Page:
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At the heart of any construction alternative power discussion is … diesel.

Diesel is the go-to power on jobsites – according to the Diesel Technology Forum, 98% of construction’s energy use in the U.S. comes from diesel.

But with intense global initiatives to reduce carbon emissions to net zero by 2050, the press is on for construction industry manufacturers to find ways to lessen diesel’s carbon impact. A range of solutions is being considered: replacing the diesel engine altogether, reconfiguring the engine to run on lower-carbon fuels and making the diesel engine as efficient as possible.

All will be needed.

The challenges are many. Unlike some sectors, construction doesn’t rely on a core piece of equipment, but rather on a vast fleet that ranges from mini excavators to massive off-highway trucks. And a jobsite can be anywhere from midtown Manhattan to rural Wyoming. Which is why so many diesel alternatives are being offered, including electric, hydrogen, biodiesel and other biofuels. And, over the next decade or so, one (or more) of these alternatives will establish themselves as having the greatest long-term potential.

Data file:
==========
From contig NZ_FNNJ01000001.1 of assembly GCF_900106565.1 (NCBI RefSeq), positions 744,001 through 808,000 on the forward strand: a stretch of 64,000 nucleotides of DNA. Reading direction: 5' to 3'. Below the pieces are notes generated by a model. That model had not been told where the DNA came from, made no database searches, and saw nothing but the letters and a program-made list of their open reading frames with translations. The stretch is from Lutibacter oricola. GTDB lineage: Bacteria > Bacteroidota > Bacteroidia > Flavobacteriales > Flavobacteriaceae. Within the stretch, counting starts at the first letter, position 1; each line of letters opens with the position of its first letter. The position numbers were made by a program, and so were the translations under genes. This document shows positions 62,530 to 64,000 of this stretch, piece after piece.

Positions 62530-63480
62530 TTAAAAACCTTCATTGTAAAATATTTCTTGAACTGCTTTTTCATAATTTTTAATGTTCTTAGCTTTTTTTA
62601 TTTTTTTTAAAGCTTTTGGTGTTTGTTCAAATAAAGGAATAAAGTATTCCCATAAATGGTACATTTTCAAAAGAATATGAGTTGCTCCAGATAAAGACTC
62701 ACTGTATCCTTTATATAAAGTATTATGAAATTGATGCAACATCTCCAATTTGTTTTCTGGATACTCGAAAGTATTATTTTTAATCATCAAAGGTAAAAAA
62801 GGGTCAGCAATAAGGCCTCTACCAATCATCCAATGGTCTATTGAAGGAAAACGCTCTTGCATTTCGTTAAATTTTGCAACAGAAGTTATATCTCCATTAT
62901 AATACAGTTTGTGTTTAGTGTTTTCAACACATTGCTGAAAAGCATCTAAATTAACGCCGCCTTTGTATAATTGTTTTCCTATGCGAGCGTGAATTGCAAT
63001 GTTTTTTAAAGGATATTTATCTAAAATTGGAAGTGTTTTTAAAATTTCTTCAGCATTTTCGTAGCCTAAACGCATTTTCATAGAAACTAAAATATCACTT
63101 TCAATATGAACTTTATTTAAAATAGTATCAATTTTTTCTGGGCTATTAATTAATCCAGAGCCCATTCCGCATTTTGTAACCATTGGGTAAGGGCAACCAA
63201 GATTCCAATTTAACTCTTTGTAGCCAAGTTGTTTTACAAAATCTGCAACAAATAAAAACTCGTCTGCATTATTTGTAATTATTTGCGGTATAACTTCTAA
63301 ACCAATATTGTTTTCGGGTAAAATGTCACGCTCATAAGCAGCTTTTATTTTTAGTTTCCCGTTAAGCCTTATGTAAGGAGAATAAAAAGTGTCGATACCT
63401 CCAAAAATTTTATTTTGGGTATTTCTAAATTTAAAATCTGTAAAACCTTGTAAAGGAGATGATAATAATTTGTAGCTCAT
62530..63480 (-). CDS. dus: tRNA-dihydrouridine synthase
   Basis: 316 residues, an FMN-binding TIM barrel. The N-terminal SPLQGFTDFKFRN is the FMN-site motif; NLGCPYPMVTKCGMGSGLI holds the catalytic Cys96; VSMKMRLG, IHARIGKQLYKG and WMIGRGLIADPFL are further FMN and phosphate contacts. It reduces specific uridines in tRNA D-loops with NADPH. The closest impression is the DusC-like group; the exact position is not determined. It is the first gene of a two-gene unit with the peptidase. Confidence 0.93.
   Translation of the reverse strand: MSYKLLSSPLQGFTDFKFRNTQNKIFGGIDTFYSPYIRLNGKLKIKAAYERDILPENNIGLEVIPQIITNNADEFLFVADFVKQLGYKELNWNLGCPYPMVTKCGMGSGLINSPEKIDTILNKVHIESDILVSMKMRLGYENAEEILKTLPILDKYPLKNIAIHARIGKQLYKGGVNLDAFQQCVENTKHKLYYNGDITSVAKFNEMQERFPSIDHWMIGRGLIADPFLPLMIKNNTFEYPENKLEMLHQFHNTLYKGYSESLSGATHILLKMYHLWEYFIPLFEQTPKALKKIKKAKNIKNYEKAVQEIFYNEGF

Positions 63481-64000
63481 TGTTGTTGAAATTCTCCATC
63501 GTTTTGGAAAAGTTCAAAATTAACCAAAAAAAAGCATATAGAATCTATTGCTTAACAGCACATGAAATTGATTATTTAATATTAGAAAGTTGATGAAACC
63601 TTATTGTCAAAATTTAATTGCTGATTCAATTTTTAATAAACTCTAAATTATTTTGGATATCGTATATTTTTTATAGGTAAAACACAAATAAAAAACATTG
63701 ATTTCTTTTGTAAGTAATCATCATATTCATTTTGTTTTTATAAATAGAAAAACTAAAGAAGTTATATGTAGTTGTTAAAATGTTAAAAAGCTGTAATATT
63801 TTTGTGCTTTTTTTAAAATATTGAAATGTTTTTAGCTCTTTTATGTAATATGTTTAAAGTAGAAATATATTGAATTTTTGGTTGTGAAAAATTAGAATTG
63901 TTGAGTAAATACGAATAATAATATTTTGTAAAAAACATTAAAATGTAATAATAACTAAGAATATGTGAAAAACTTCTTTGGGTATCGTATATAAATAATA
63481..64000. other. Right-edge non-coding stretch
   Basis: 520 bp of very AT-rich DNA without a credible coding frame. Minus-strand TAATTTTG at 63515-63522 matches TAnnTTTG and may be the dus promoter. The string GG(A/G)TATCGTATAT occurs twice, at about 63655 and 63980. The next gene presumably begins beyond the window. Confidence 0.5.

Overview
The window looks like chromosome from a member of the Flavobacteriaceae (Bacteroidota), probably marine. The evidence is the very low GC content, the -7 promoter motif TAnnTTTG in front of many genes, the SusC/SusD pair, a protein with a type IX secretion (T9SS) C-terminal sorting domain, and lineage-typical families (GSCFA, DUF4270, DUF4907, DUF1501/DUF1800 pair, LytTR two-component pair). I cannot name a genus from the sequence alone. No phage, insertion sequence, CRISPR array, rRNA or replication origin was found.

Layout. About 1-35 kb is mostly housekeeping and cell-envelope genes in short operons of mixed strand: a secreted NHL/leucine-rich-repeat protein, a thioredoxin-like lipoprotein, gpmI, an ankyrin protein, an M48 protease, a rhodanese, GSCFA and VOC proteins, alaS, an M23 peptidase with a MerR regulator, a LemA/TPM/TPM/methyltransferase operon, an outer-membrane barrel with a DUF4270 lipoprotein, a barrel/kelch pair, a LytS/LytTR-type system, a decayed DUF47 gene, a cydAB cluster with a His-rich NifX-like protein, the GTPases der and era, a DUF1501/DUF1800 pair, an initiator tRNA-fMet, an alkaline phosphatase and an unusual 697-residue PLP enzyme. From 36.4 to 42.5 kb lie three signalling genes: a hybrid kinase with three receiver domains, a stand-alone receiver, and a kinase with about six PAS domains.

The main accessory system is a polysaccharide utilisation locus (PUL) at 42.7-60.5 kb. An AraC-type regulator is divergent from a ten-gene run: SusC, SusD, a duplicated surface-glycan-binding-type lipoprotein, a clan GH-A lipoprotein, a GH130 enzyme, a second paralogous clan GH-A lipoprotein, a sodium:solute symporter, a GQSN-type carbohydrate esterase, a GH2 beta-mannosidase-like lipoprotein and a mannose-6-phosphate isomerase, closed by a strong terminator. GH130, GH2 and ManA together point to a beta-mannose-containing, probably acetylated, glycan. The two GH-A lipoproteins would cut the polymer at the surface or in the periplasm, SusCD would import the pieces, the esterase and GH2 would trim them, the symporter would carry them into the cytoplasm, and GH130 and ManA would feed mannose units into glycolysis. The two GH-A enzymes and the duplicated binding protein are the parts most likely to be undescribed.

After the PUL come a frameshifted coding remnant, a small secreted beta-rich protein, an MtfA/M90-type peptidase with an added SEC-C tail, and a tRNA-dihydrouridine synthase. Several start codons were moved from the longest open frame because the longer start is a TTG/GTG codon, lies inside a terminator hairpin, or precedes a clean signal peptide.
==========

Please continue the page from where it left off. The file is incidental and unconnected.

“What’s coming? The answer is probably all of them,” said Jeremy Harsin, construction market director at Cummins. “The combination of duty cycle and available infrastructure is going to decide what wins out, but they’re probably all going to have their place in the world.”

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Creating the Potential for Higher Yields - Phil Needham

Video: Creating the Potential for Higher Yields - Phil Needham

Phil Needham grew up on a family farm on the east coast of England, where 140-160 bu/ac wheat yields were common with around  20-22” of annual rainfall. After college and university Phil moved to the USA in 1989 to join Opti-Crop, a consulting company based in Kentucky. Opti-Crop had contributed to more than a doubling of the Kentucky state wheat yield when they were asked by growers to expand their services to surrounding states and west to Oklahoma, Kansas and Nebraska. In 2000 they expanded their wheat consulting to South Dakota, North Dakota and Minnesota to manage spring wheat in those areas, and in 2002 they moved further north to help spring wheat producers in Saskatchewan and Manitoba.

Phil will discuss some of the weak links he has seen within the management systems of spring cereal producers across AB, SK and MB. He will then provide options to minimize or eliminate these weak links, to push yields, protein and profits higher, especially in years with above average rainfall. Phil will also discuss ways to minimize expenses and risk, in the years with below average rainfall.